• Fuzzy math

    There have been a lot of charges and counter-charges of fuzzy math out there. I’ve probably already said more than I should about the CBO and interpretations of their work. As important as defending the CBO is (and it is), it just isn’t that interesting to me. I don’t like to fight or repeat myself.

    Actually, I mostly find the CBO scoring argument sad. There really is no hope for progress of any kind if we can’t even agree to abide by the budget scoring of a non-partisan office. If you don’t think that office is operating in good faith or don’t like the rules by which it operates, then that’s where the debate should be. Tell me some other way to score bills that everyone will agree to and abide by. Better, tell it to your colleagues across the aisle. Figure out the rules. AND THEN STICK BY THEM AND STOP WHINING WHEN THE BALL BOUNCES THE OTHER WAY!!!

    I am not impressed with selective second guessing of the work produced by an office so established. I don’t want to hear it from Republicans. I don’t want to hear it from Democrats. I don’t want to hear it from the Tea Party. If my own mother said such things I’d have some firm words with her (respectfully, kindly, but firm). And I love my mother!

    Like Jon Cohn, I may sound upset. I am, but only because I care. I don’t want to be upset by one party or the other. I don’t enjoy it. I don’t get a rush. It’s not why I pay attention to politics. I would love nothing better than to see everyone settle down and get to work–good faith, honest, hard work–addressing the problems of this nation, including health care coverage, cost, and quality. I don’t expect we’ll agree on solutions or even what the problems are. But I damn well expect we’ll honor the outcomes of the process we’ve agreed to follow. If we can’t do that, we don’t have a government. We have a bunch of children. I don’t put my children in charge of anything nearly as important as the nation’s health care system. Nor should you.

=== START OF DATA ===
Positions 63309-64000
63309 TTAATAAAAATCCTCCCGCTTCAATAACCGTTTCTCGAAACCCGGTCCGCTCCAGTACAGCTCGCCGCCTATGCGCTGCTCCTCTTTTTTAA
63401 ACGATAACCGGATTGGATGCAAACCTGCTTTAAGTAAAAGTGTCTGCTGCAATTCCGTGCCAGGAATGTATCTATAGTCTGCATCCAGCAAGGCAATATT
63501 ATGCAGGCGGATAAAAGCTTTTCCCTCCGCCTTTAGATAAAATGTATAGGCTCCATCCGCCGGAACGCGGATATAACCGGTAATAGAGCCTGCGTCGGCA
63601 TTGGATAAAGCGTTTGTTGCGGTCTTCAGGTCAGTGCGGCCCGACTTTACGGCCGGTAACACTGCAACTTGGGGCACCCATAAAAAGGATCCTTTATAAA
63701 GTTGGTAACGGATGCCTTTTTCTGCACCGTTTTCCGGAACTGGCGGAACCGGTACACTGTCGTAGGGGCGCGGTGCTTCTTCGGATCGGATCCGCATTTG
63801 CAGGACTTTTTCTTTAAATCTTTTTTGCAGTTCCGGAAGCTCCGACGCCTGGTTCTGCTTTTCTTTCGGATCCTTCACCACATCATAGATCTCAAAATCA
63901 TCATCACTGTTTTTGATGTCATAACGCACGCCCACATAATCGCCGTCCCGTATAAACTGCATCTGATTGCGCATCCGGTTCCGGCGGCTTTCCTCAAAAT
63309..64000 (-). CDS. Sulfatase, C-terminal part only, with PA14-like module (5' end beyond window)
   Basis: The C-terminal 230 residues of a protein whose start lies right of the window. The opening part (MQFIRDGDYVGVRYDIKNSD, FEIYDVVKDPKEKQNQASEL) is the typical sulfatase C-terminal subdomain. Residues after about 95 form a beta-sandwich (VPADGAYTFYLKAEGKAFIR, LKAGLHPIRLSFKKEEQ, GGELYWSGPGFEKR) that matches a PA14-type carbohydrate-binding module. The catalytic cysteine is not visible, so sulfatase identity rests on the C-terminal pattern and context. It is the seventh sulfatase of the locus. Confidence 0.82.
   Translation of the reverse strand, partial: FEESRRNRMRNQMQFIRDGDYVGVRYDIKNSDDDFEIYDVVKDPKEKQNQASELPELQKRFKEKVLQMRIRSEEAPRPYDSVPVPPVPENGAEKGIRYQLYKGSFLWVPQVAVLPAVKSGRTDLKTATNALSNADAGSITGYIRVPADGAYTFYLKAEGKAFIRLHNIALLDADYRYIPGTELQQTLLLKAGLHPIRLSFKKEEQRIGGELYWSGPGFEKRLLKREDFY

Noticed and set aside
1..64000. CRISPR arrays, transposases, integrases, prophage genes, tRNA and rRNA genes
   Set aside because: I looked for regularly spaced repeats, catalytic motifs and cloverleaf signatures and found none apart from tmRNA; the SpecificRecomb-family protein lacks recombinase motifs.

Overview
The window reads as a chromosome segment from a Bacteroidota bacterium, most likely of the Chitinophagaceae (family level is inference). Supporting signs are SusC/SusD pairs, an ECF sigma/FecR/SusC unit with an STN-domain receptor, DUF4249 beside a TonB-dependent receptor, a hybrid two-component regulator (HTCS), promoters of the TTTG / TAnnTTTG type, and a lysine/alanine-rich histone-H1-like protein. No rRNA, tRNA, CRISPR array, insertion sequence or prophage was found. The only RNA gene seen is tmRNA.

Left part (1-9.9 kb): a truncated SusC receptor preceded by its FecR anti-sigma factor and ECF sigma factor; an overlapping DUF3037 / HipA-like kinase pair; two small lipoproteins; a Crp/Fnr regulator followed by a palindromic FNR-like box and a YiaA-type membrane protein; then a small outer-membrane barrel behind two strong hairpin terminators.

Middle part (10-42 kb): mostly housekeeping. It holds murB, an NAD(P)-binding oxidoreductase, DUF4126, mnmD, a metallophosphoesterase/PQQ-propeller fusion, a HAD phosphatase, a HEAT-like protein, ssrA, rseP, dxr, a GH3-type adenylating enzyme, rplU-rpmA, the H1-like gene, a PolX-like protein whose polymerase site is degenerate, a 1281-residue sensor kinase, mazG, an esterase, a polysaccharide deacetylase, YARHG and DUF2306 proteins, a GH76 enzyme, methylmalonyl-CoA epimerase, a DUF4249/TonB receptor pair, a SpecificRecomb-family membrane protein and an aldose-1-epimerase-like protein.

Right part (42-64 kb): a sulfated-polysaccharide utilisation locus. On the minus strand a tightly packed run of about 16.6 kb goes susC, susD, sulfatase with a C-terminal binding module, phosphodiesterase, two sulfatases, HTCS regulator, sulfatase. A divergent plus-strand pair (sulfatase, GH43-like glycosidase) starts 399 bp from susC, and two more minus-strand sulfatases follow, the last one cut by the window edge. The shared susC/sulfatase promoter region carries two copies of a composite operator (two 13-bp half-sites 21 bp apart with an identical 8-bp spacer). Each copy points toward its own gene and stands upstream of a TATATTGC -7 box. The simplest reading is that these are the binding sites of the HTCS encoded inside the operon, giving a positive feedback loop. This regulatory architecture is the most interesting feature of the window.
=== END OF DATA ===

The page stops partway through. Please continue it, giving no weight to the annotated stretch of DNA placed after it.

One more thing, Cohn wrote, “This relentless effort to discredit the Affordable Care Act’s budgeting has been the equivalent of a full employment for folks like AustinEzra, and me. For that, I guess, I’m grateful.”

    I’m not. It may keep me preoccupied, but I don’t get paid for this. I do it because I care. I want people to understand. I want to be part of the solution. I do love this country, almost as much as my own mother. For country and mom, I pledge not to bash the CBO or to second guess their estimates. Care to join me?

    UPDATE: By the way, it is for the very reasons I expressed above that I stuck to the CBO’s estimates in my recent KHN column. There’s just no need to go further. The CBO has provided ample grist for the debate on what matters.

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    • The problems with the score have nothing to do with second guessing their estimates. A revenue neutral long term care program does not reduce the deficit. This is basic arithmetic. The program is designed to have actuarially equivalent premiums and benefits, so there is no need to question any estimates.

      Claiming that revenues from the CLASS Act reduce the deficit is evidence of being either woefully uninformed or intentionally dishonest, yet pundit after pundit, Cohn and Ezra Klein included, keep making that claim. There is one reason it was included in the bill: the CBO scoring process counts cash in and cash out over a fixed 10 year period, so a program like the CLASS Act creates the illusion of deficit reduction in the early years.